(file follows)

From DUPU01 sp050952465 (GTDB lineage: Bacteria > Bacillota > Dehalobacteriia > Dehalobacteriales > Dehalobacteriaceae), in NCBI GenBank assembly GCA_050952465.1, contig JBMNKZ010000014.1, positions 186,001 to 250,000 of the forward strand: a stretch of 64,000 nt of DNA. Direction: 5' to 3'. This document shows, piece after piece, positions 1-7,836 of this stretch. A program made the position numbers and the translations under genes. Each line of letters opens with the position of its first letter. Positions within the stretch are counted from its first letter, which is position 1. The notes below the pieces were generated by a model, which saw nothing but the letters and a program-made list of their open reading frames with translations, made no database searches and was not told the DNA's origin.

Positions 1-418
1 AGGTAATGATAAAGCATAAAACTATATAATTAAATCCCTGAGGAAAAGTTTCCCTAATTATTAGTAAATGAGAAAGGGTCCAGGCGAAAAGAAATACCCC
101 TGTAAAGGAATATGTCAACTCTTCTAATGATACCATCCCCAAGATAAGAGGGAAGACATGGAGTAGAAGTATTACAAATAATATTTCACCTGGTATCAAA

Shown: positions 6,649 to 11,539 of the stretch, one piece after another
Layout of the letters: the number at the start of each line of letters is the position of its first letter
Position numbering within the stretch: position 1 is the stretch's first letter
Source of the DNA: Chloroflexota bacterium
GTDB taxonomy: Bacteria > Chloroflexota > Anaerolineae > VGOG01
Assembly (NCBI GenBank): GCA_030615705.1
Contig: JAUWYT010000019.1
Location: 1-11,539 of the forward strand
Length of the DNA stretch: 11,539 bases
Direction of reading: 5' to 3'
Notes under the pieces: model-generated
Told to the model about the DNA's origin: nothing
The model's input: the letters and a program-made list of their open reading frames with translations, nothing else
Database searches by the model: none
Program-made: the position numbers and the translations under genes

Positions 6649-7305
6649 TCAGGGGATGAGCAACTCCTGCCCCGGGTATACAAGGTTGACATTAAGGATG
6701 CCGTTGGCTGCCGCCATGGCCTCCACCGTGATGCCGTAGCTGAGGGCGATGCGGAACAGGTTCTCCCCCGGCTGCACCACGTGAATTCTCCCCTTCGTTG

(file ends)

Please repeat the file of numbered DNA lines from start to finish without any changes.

From DUPU01 sp050952465 (GTDB lineage: Bacteria > Bacillota > Dehalobacteriia > Dehalobacteriales > Dehalobacteriaceae), in NCBI GenBank assembly GCA_050952465.1, contig JBMNKZ010000014.1, positions 186,001 to 250,000 of the forward strand: a stretch of 64,000 nt of DNA. Direction: 5' to 3'. This document shows, piece after piece, positions 1-7,836 of this stretch. A program made the position numbers and the translations under genes. Each line of letters opens with the position of its first letter. Positions within the stretch are counted from its first letter, which is position 1. The notes below the pieces were generated by a model, which saw nothing but the letters and a program-made list of their open reading frames with translations, made no database searches and was not told the DNA's origin.

Positions 1-418
1 AGGTAATGATAAAGCATAAAACTATATAATTAAATCCCTGAGGAAAAGTTTCCCTAATTATTAGTAAATGAGAAAGGGTCCAGGCGAAAAGAAATACCCC
101 TGTAAAGGAATATGTCAACTCTTCTAATGATACCATCCCCAAGATAAGAGGGAAGACATGGAGTAGAAGTATTACAAATAATATTTCACCTGGTATCAAA

Shown: positions 6,649 to 11,539 of the stretch, one piece after another
Layout of the letters: the number at the start of each line of letters is the position of its first letter
Position numbering within the stretch: position 1 is the stretch's first letter
Source of the DNA: Chloroflexota bacterium
GTDB taxonomy: Bacteria > Chloroflexota > Anaerolineae > VGOG01
Assembly (NCBI GenBank): GCA_030615705.1
Contig: JAUWYT010000019.1
Location: 1-11,539 of the forward strand
Length of the DNA stretch: 11,539 bases
Direction of reading: 5' to 3'
Notes under the pieces: model-generated
Told to the model about the DNA's origin: nothing
The model's input: the letters and a program-made list of their open reading frames with translations, nothing else
Database searches by the model: none
Program-made: the position numbers and the translations under genes

Positions 6649-7305
6649 TCAGGGGATGAGCAACTCCTGCCCCGGGTATACAAGGTTGACATTAAGGATG
6701 CCGTTGGCTGCCGCCATGGCCTCCACCGTGATGCCGTAGCTGAGGGCGATGCGGAACAGGTTCTCCCCCGGCTGCACCACGTGAATTCTCCCCTTCGTTG